Lady Gaga turned heads�as�she left her hotel and headed over to the local Starbucks in Los Angeles on Sunday�(May 29).� The pop icon is breaking records, as usual, with the release this week�of her newest album, Born This Way.���
But regardless of all of the awards and fans, Gaga said in a recent interview with Time Out, she still feels like a loser.� She attributes this to bullies she encounter years earlier.
Here is an excerpt from the interview:
�What did you find out about yourself in writing these songs?
That being bullied stays with you your whole life, and no matter how many people are screaming your name or how many Number One hits you have, you can still wake up and feel like a loser.
Don?t you consider your success a massive ?piss off!? to the bullies?
Well, in order for me to be successful? In order to be a great artist ? musician, actor, painter, whatever ? you must be able to be private in public at all times. That is what we do.
I mean, I could elaborate? [Miniature pause while she pretends she might not elaborate...] Unless I am both capable of and willing to reopen the wound every time I write a song, if I choose to not look inside myself to write music, I?m really not worth being called an artist at all.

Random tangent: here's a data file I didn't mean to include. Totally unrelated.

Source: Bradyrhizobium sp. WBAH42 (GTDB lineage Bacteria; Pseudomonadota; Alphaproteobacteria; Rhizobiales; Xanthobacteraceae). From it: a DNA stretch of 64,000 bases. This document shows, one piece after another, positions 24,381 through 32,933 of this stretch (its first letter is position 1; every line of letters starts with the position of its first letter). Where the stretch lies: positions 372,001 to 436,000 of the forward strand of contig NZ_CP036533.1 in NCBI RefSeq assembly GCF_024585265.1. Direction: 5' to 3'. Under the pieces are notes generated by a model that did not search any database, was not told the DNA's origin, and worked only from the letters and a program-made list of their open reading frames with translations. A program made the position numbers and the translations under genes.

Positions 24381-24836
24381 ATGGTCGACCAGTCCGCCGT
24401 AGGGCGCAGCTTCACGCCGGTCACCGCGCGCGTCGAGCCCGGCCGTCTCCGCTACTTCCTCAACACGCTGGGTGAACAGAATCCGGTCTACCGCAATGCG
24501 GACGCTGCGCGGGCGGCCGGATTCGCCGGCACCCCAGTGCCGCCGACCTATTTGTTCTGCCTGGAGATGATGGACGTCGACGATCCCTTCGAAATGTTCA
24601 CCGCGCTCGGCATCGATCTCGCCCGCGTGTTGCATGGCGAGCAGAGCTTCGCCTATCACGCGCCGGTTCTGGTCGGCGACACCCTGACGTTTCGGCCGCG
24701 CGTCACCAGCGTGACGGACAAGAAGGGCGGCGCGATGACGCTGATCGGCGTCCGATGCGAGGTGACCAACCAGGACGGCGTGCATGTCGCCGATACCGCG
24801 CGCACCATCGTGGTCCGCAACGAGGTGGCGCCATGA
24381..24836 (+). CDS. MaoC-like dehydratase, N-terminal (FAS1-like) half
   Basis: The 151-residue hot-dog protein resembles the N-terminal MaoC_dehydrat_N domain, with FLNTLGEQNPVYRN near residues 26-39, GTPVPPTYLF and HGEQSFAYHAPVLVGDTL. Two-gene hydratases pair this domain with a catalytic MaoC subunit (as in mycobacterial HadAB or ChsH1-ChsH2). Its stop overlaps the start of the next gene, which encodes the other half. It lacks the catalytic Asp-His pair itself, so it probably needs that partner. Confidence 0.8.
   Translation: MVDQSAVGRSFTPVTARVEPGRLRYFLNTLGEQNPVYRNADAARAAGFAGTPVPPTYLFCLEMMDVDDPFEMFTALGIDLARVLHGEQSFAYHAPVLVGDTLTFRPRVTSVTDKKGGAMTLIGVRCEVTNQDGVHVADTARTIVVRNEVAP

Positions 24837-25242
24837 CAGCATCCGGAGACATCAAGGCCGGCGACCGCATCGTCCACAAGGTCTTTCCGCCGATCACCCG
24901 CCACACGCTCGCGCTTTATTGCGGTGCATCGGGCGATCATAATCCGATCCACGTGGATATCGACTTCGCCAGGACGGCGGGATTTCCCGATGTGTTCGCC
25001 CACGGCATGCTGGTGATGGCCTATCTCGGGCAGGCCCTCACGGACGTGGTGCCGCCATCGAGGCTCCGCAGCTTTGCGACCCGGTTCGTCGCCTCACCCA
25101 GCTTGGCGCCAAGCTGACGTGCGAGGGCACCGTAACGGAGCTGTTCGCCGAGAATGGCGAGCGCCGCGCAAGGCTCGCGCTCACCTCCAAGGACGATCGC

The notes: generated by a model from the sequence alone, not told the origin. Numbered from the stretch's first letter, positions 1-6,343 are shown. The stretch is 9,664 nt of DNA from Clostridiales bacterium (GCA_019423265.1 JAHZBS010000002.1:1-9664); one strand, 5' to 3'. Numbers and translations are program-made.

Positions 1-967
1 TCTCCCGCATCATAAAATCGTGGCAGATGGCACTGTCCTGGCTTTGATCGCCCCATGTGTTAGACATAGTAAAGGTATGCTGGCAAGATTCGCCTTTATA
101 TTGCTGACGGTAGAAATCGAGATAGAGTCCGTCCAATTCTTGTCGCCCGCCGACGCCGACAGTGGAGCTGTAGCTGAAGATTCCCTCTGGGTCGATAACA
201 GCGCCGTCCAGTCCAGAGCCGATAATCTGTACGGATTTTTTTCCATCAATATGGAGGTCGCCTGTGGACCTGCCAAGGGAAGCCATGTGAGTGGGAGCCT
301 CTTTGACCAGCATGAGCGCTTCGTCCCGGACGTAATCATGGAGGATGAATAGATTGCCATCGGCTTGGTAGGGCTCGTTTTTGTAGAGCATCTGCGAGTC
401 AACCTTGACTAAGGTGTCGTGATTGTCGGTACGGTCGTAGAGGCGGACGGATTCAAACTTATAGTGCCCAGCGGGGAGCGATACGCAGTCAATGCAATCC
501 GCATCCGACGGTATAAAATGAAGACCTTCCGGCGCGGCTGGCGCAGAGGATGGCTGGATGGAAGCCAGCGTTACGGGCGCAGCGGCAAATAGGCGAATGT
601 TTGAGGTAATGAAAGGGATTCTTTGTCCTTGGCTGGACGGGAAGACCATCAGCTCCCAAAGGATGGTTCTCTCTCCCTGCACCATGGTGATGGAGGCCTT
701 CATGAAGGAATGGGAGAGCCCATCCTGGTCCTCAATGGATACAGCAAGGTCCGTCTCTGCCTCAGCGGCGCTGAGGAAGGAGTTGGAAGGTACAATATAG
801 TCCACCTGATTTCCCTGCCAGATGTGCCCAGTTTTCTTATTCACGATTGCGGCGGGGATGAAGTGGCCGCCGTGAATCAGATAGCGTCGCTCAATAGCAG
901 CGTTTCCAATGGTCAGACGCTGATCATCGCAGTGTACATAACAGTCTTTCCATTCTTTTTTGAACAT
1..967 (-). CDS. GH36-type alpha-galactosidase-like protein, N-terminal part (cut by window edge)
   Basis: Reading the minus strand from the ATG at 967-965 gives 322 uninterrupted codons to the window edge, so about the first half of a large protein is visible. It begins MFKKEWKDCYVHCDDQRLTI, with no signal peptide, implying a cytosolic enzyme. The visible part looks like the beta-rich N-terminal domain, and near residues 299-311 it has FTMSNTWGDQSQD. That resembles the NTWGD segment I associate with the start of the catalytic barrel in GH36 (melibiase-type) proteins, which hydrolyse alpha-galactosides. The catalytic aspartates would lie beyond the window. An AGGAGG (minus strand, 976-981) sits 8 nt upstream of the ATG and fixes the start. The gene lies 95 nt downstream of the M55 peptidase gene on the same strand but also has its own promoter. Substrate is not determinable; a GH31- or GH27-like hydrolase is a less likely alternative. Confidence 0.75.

Who was your worst bully at school?
[Looks a bit wobbly] I? see? her? in my head. [Stops looking wobbly] There were a lot of bullies. You have to open the wound and pour salt and arsenic and poison in that wound and you must get out a needle and poke and prod then sew it back up again. And when I?m handed a beat that sounds amazing, that beat is the scissors, and then I cut the wound I?ve just sewn up, and I go back in. I go back in and I ask myself the same questions again and again and again: why am I here?
And the answer is?
Because I MUST be here. Because I know it is my purpose to be an artist, but I have to go back over and over that wound, being bullied, feeling insecure, all things that recurred in my childhood and continue to recur through my career. You can?t look me in the eye and tell me I?m one of them: I know I?m not. And I never will be.
One of ?them?? Who are ?they??
The in-crowd. Right? I don?t really want to be one of them, yet it [the bullying] affected me so deeply that I have to go in over and over and over again to write music.
You can find the rest of the interview at Time Out.